Peter Hotez, MD, PhD

Science Policy Panel

Job Title: Professor and Dean, National School of Tropical Medicine

Current Employer: Baylor College of Medicine


  • Postdoctoral fellowship in Molecular Parasitology and Pediatric Infectious Diseases, Yale University School of Medicine, New Haven, CT (1991)

  • Residency in Pediatrics, Massachusetts General Hospital, Boston, MA (1989)

  • M.D. Weill Cornell Medical College, New York, NY (1987)

  • Ph.D. in Biochemistry, Rockefeller University, New York, NY (1986)

  • B.A. in Molecular Biophysics & Biochemistry, Yale University, New Haven, CT (1980)


Dr. Hotez is a pediatrician-scientist who co-leads a group of scientists developing new vaccines for neglected tropical diseases at the Texas Children’s Hospital Center for Vaccine Development. His group has developed new vaccines for schistosomiasis and hookworm infection now in clinical trials, with a new Chagas disease vaccine about to enter the clinic.  He also has a career in public engagement, serving previously as US Science Envoy in the Obama Administration for the Middle East and North Africa, while leading global health advocacy efforts around neglected tropical diseases that have resulted in the access to essential medicines for more than one billion people annually.  In parallel, he leads a battle to defend vaccines against a rising antiscience movement.  Beyond scientific papers, and writes single author books, with his fourth book coming in out in 2020 - working title, “Vaccine Diplomacy in an age of War, Political Collapse, Climate Change, and Antiscience” (Johns Hopkins University Press).  Dr. Hotez is an elected member of the National Academy of Medicine and American Academy of Arts & Sciences.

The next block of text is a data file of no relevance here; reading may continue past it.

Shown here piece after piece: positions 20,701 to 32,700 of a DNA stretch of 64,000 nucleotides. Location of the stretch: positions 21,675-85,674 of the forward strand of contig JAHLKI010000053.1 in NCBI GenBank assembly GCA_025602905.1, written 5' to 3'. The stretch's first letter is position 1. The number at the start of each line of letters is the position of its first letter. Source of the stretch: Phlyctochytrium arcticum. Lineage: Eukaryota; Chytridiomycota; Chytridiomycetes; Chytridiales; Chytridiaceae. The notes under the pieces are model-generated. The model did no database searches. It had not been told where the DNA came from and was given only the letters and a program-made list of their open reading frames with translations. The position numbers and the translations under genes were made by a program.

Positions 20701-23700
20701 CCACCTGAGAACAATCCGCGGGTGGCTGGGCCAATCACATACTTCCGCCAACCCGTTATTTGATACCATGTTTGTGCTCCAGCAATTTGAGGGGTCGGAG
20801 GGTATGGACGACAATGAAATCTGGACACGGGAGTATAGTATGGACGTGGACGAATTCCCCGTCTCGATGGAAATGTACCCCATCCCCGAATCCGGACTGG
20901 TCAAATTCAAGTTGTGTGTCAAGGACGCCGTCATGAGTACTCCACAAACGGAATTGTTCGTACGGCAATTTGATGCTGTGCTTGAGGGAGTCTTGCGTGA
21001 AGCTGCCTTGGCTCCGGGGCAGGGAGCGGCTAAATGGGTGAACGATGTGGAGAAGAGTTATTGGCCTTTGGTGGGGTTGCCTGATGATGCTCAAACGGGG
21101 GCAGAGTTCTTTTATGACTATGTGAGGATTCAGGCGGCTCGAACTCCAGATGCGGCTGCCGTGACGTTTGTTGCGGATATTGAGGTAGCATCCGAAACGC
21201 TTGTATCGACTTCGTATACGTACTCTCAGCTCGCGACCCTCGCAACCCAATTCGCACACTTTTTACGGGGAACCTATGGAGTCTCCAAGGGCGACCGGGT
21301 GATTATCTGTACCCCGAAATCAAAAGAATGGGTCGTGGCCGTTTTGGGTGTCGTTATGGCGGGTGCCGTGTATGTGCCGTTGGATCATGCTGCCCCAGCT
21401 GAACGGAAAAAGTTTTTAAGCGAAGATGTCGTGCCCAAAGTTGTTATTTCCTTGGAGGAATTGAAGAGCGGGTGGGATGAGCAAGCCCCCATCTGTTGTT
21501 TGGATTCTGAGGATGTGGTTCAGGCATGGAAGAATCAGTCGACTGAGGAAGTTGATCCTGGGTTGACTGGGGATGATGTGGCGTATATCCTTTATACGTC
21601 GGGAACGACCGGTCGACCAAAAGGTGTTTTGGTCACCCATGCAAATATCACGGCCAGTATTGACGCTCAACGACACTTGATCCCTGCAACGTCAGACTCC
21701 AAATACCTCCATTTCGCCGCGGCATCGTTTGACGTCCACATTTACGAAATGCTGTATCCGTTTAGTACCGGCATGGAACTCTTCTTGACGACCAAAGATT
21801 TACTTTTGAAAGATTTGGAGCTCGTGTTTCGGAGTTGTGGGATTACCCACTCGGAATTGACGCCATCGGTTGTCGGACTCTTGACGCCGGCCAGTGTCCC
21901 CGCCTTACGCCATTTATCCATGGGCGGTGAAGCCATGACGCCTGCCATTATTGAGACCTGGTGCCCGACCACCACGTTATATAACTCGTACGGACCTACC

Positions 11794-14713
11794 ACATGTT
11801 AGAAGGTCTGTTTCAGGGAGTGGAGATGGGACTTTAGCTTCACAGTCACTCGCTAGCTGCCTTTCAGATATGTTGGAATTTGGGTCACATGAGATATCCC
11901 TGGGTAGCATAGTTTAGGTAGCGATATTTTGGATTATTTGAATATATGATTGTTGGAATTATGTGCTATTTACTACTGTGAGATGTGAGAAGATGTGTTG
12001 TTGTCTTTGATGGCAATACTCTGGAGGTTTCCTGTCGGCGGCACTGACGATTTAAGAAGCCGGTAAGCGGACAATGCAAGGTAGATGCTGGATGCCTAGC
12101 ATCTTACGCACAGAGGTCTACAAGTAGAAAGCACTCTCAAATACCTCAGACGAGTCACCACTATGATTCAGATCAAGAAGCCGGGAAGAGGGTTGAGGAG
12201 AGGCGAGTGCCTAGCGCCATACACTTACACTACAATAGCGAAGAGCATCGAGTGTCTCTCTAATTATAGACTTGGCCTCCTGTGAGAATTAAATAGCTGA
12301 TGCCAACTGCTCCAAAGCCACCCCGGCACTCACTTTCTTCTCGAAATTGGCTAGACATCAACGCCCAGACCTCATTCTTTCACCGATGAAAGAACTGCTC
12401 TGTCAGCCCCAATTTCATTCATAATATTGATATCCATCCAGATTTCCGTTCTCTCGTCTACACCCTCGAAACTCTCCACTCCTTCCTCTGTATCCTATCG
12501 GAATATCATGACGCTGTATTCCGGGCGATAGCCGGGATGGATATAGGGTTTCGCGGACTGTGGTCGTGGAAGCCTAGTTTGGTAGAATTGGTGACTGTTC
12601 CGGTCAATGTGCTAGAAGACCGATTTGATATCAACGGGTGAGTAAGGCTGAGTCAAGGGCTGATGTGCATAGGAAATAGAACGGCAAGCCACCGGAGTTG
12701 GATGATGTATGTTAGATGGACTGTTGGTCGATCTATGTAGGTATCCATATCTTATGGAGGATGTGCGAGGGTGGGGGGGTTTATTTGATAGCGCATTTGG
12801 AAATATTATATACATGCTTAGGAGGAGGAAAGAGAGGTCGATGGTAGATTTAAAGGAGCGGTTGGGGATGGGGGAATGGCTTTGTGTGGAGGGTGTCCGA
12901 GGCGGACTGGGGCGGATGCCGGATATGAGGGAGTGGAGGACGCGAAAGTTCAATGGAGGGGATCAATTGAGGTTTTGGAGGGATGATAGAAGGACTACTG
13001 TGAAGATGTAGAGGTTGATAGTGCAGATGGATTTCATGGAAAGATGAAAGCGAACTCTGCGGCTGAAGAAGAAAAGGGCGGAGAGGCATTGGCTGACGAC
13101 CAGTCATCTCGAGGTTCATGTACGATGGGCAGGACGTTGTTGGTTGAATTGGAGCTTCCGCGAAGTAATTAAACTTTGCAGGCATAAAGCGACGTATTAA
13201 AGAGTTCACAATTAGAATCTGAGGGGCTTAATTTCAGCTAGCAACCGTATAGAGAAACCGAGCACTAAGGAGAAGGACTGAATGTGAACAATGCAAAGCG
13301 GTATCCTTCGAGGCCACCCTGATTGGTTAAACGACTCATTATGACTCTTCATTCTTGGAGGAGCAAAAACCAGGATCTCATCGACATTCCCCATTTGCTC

Most useful skill sets acquired from/for your field:

  • How to work with individuals of diverse backgrounds and views in order to advance an agenda of science and advocacy

  • How to develop a voice for change, and solve problems that bridge the science and policy arenas

  • How to be kind to be people in need or distress, and help them through difficult times

  • How to mentor young scientists

What I love most about my job:

Being able to use science to advance humanitarian causes, and getting people to care about health disparities

Contact information:


Twitter Handle: @PeterHotez

LinkedIn Profile:


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